“You” is a thrill ride that takes the typical psychological drama and turns it on its head.
The series, developed by Greg Berlanti, stars Penn Badgley as Joe, a seemingly mild-mannered bookstore manager who finds infinite comfort in the literature he sells. The series begins when Joe meets Beck, played by Elizabeth Lail, and instantly becomes obsessed with her. The show devolves quickly into this odd twist on the psychological thriller. Beck and Joe’s lives become entwined in an artificial way constructed by Joe and he goes to extreme measures to maintain the relationship.
The series is based on a relatively new novel by Caroline Kepnes with the same title, and it plays out much like a novel. Throughout the series, the audience hears the inner monologue of Joe as he describes, sometimes in graphic detail, his wicked mind and his snaking train of thought. He comments on everything from the rude passerby on the street to his incredible love for Beck. This use of narration is quite uncommon in the modern era of television and film and is a welcome change. The narration makes the series feel quite literary in its delivery which plays well into the theme of both main characters.
When the audience is first exposed to Joe’s particular brand of crazy, they are meant to feel with Joe in a way. He is simply a mentally ill man who’s head over heels for this incredible grad student and aspiring writer. This is a deliberate reduction of what Joe actually is. Joe is bonkers, and his actions as the series unfolds clearly show this. However, the show’s writers make the audience bond with Joe first before showing him do a truly heinous act. For the first few episodes, Joe merely observes Beck from afar after she visits his bookstore. Now, to be clear, in doing so, he does some truly crazy obsessive things, including stealing digitally stalking her social media, stealing her phone, and standing outside her apartment pleasuring himself while she has sex with her on-again, off-again boyfriend, Benji. The social crimes committed quickly escalate into crimes of passion.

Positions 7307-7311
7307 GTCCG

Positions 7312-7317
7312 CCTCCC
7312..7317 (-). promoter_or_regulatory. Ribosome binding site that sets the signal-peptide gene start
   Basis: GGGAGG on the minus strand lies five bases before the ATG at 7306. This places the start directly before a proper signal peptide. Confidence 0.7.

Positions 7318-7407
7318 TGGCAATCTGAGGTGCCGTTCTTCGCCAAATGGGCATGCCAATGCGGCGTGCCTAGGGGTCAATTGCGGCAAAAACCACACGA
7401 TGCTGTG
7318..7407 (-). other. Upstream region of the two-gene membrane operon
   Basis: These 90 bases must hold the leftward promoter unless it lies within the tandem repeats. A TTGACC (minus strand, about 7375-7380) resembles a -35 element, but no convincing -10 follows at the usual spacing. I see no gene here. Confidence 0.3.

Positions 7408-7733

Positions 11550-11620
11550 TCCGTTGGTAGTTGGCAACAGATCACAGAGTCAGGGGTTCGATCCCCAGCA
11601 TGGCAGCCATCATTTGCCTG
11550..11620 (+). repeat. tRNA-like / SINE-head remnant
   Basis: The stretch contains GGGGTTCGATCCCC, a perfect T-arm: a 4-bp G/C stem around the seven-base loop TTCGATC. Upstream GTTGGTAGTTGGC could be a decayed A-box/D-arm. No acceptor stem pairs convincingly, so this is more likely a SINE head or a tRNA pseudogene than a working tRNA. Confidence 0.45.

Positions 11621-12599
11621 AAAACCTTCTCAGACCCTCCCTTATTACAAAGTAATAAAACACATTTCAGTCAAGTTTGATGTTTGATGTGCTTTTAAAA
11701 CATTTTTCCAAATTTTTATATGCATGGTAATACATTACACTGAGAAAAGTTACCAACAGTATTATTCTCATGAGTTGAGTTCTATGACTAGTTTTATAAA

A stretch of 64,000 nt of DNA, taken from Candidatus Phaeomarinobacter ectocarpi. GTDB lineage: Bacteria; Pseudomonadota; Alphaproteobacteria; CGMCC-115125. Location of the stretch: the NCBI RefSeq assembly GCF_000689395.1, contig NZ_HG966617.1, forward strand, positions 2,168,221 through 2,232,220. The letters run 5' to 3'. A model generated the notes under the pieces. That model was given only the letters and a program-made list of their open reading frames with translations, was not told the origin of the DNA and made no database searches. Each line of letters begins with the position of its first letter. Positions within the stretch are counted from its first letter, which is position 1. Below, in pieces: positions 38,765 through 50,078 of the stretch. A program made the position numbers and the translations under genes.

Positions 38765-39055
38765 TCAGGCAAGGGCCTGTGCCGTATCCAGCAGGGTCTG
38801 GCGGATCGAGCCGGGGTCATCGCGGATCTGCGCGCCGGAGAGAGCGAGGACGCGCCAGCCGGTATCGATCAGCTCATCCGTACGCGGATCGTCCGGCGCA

While the series mostly focuses on Joe, Beck’s portrayal is also one of note. Most of her friends are exceedingly vapid, almost to the point of caricature. She has three close friends: Peach, a socialite with sexual identity issues, Annika, an “internet influencer” with body image issues, and Lynn, an alcoholic with no defined occupation. Their characterization is intentionally hollow. It’s a technique used in novels to shine light on the main characters and even in television, but in “You,” it’s taken to an extreme. The other characters have either no development at all or are murdered by the end of the season.
The important thing to take away from the show is that everyone has this kind of behavior inside them, even if it’s way deep down. “You” shows that the smallest drop of that chemical called love can quickly evolve into a horrific obsession into another person’s life. “You” receives an A-minus rating.